The last five bombs allegedly made for a $15 million extortion scheme against an oil refinery were found after the FBI agreed to free a suspect's wife if he disclosed their location, an attorney said.
Gulf Oil Chemicals Co., which closed the Cedar Bayou plant Thursday after five bombs were found hidden inside the refinery, returned about one-third of the facility's 1,100 employees to work yesterday. One of the five bombs found in the plant exploded harmlessly while being defused, and the other four were safely deactivated, the FBI said.
Suspect John McBride last weekend disclosed the locations of the additional bombs in exchange for charges being dropped against his wife, Jill Renee Bird, Bird's attorney Robin Auld said. Auld said McBride passed a lie detector test given to determine the accuracy of his account of the plot.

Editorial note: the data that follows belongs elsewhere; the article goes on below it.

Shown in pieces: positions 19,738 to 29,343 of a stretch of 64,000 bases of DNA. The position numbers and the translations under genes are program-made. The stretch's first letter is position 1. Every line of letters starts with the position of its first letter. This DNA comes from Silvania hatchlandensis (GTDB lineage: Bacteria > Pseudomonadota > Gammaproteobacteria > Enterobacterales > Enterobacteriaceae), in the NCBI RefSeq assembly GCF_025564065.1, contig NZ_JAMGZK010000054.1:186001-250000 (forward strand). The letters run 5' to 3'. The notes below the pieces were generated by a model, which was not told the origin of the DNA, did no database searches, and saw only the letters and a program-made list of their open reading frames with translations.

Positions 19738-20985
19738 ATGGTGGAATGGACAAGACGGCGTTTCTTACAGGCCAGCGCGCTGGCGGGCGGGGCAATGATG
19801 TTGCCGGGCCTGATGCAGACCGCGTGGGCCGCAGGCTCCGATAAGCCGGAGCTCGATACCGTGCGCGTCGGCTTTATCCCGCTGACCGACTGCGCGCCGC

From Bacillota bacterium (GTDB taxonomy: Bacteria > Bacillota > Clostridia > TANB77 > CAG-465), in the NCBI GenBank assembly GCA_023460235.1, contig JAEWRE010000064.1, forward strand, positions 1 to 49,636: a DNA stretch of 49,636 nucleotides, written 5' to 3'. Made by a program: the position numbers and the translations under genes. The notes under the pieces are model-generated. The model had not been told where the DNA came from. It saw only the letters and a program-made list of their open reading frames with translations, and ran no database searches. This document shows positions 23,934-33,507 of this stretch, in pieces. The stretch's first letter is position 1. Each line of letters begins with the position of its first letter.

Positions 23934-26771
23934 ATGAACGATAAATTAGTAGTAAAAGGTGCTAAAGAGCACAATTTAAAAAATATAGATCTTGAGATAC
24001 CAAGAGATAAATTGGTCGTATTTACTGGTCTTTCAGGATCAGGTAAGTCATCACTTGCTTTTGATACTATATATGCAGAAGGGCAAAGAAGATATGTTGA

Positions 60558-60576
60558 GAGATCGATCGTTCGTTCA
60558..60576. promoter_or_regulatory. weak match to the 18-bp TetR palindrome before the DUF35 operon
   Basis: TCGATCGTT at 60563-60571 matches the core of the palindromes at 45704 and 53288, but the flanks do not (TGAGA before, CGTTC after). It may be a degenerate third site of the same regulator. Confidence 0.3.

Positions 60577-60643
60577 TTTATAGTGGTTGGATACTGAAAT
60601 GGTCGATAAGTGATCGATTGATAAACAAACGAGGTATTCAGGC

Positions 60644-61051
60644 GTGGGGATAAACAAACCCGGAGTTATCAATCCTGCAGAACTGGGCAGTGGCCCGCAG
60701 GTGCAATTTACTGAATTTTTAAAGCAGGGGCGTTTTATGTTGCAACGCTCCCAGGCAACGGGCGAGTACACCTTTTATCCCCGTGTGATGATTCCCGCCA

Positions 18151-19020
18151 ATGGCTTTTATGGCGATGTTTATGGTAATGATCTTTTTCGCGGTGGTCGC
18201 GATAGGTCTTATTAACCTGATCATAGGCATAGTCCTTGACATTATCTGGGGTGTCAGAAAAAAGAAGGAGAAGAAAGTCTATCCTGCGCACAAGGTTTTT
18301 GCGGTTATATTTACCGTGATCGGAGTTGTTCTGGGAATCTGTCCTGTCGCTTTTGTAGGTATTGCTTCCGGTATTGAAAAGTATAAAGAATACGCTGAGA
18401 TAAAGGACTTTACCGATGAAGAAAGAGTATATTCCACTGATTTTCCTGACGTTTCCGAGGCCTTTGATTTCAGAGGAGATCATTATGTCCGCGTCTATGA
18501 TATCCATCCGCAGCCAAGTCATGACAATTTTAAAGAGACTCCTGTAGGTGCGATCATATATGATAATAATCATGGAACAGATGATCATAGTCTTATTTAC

Bird was released from jail shortly after a federal magistrate signed an agreement.
An extortion letter received Sept. 28 by Gulf officials was reported to have said that 10 bombs were hidden in the plant and that they would be detonated if the money were not received by last Sunday.
McBride, 46, and Bird, 34, were arrested Sunday in Durango, Colo. Theodore McKinney, 45, and Michael Worth, 34, were arrested in Apache Junction, Ariz., while on a telephone Friday night with a Gulf security official who was getting instructions on delivering the $15 million, the FBI said.